Report: Media another growing generational divide

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There was a significant drop in the correlation between how the younger and older generations spent their time with commercial media during lockdown 2020, highlighting the need to deploy diverse media plans, according to the findings a new TouchPoints report from the Institute of Practitioners in Advertising (IPA).

The report, Making sense. The commercial media landscape (3rd edition), which looks at the evolution of the commercial media landscape of the British population over the last 15 years, including life under lockdown in 2020 and beyond, reveals that there was only an 8 per cent similarity between 16-34-year-olds and 55+ in how they spent their commercial media time during lockdown 2020. This was down from a 21 per cent similarity between the generations in pre-lockdown 2020 and a significant fall from 58 per cent in 2015, highlighting the pace of change in just five years and the impact that lockdown has had in accelerating trends, namely the diversification of media habits between the generations.

According to the study that uses a single source dataset, TouchPoints, to analyse reach and time spent with commercial media, 79 per cent of 16-34s’ total commercial media time was spent on digital channels during lockdown 2020, up from 76 per cent pre-lockdown 2020. This is far higher than for all adults, with 48 per cent of their total commercial media time spent on digital channels during lockdown 2020. Interestingly though, this is down from pre-lockdown 2020 when 51 per cent of all adults’ total commercial media time was spent on digital, revealing more consumers turned to non-digital channels for their media during lockdown 2020, such as Commercial Live/Recorded TV and Newsbrands (Print).

Additional key report findings:

  • In early 2020, Out of Home (OOH) was the largest overall reach medium (96 per cent) and, even as the country went into 2020 lockdown, it only shifted to second place (78 per cent), behind Live/Recorded TV for all adults (at 83 per cent in lockdown 2020 and 85 per cent in early 2020), albeit unsurprisingly time spent fell significantly for OOH during lockdown.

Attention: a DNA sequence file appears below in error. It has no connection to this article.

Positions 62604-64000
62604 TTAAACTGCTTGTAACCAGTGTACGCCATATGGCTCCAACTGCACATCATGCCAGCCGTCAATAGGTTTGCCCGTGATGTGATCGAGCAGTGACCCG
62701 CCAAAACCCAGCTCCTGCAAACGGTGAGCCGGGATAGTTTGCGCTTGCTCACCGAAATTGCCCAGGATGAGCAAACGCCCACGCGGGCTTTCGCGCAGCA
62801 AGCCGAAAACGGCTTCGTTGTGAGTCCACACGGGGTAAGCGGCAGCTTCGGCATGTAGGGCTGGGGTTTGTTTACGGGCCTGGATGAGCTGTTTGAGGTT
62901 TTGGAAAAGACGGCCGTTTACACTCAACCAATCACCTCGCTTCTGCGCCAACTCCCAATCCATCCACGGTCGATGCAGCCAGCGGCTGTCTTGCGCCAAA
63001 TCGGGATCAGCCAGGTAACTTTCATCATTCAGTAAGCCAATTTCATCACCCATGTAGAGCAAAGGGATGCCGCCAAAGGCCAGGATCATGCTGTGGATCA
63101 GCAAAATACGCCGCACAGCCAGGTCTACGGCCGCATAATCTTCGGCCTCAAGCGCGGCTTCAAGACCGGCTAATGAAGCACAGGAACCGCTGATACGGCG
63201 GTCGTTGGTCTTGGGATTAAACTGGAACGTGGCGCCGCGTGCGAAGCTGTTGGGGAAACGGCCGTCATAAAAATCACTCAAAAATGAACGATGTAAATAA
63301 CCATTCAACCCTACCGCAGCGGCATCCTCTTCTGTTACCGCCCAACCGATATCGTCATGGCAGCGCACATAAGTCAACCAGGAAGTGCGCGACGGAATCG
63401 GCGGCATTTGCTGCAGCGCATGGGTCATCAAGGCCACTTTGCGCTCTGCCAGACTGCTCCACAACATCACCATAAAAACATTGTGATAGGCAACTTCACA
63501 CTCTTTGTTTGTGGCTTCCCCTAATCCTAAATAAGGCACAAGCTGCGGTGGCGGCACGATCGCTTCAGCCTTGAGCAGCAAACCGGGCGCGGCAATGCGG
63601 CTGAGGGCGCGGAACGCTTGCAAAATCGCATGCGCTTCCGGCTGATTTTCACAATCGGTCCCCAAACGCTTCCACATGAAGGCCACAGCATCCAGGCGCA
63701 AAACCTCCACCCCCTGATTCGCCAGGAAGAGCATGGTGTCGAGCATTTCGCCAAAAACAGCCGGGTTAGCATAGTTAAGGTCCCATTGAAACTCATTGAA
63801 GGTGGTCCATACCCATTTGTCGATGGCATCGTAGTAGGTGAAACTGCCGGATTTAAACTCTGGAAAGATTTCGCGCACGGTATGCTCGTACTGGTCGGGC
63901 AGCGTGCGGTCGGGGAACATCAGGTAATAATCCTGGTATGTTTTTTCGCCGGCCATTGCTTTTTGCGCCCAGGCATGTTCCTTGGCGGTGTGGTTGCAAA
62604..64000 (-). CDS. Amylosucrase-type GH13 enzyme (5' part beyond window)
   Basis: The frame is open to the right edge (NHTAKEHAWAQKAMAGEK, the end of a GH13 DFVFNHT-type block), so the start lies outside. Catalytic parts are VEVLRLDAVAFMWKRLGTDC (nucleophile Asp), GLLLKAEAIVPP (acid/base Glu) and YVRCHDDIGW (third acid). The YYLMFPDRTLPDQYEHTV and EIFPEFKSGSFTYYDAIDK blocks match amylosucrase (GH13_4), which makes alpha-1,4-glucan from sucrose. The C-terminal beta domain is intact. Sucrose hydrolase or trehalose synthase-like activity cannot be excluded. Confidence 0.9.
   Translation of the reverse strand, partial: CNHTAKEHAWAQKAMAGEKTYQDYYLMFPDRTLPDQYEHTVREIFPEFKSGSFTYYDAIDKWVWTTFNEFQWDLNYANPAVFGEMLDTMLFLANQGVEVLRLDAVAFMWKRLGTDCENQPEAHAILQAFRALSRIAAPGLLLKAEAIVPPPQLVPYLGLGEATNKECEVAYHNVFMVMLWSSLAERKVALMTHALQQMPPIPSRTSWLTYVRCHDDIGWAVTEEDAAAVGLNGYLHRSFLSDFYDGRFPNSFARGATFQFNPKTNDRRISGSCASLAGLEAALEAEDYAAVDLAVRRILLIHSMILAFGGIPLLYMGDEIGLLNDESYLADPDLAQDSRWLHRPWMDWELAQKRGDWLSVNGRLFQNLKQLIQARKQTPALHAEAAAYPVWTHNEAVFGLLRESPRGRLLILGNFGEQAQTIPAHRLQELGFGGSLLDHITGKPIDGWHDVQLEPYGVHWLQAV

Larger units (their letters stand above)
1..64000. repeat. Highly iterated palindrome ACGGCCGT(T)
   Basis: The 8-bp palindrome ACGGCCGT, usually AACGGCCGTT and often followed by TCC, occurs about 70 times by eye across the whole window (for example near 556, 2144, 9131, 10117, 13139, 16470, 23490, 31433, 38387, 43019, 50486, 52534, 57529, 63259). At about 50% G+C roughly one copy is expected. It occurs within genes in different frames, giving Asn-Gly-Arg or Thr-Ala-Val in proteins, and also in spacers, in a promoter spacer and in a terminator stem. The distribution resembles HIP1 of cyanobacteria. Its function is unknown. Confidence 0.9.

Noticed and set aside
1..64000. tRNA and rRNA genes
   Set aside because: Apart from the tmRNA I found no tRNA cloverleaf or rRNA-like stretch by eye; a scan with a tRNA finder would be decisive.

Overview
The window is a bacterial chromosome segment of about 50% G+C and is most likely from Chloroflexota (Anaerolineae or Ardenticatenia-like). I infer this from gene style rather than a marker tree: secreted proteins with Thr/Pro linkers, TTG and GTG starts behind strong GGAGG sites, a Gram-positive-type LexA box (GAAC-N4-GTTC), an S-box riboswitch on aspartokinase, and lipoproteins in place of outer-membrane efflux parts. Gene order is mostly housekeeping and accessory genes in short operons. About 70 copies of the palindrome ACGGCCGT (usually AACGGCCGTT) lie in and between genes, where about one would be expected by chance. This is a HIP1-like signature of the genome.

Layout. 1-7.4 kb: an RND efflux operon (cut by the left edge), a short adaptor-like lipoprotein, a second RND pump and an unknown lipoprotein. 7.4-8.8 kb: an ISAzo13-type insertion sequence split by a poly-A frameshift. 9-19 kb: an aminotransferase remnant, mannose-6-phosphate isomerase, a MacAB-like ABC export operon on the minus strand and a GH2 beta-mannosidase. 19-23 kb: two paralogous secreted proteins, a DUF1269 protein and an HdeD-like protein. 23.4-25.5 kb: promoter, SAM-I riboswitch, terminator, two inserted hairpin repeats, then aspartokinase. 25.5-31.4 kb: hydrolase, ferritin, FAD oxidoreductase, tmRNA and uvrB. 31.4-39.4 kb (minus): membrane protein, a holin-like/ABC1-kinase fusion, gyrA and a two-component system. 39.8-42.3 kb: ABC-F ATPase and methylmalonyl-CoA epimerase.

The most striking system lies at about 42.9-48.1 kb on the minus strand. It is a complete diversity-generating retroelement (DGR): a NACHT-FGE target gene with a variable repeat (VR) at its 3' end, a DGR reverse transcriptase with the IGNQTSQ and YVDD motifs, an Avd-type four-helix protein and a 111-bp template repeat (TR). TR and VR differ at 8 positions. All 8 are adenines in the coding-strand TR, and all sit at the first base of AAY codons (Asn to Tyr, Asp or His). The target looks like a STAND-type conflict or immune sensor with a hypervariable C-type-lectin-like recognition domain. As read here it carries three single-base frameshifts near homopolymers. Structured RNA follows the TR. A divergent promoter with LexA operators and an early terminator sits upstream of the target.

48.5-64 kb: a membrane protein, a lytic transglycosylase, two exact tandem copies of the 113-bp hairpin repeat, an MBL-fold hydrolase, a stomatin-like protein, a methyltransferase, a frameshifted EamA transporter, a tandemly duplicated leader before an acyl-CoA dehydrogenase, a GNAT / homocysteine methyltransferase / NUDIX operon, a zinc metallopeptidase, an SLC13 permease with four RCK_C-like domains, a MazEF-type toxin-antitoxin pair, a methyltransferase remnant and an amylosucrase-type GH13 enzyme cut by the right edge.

• Online video has seen the most significant growth of any channel over the past five years and for the first time has commanded more time than recorded/live TV for 16-34s in Lockdown 2020 (at 18 per cent of their total time spent with commercial media vs 14 per cent for recorded/Live TV).
  • Despite the perceived rapid growth of subscription-based services such as Netflix, Prime Video and Disney+ taking commercial media share, the share of total media time which is not funded by advertising has only increased from 34 per cent to 38 per cent in the five years from 2015-2020. Although this did go up further, to 40 per cent during lockdown 2020.
  • The TV set saw a comeback during 2020 lockdown: all adults’ total commercial media time watching a television set reduced slightly from 41 per cent in 2015 to 38 per cent in 2020, but in lockdown 2020 this shifted upwards to 40 per cent. However, mobile (smartphone + tablet) now command over double the share of time (56 per cent) that 16-34s spent with the TV set (23 per cent).
  • No channel can reach 90 per cent of all GB adults, with the exception of Out of Home pre-lockdown 2020.

“The study focuses solely on media in which advertising can be bought to allow the opportunity to look at the expected growth and decline trajectories of commercial media channels in 2020 through pre-lockdown data and also how quickly established patterns and behaviours changed under lockdown,” explains Simon Frazier, Senior Research and Marketing Manager, IPA. “All with the aim of providing clarity of where brands should focus their research, attention and effort to continue to thrive post Covid-19.”

“What is clear is that the lockdown has undoubtedly reinforced the dominance of key media for the different audiences and exacerbated the differences. This greater fragmentation of the landscape means the ability for a single commercial channel to deliver comprehensive reach to all adults has significantly diminished.”

“A ‘one size fits all’ media approach is likely to be less effective than it was previously – with a mix of both digital and non-digital required for ultimate brand-building success,” he concludes.


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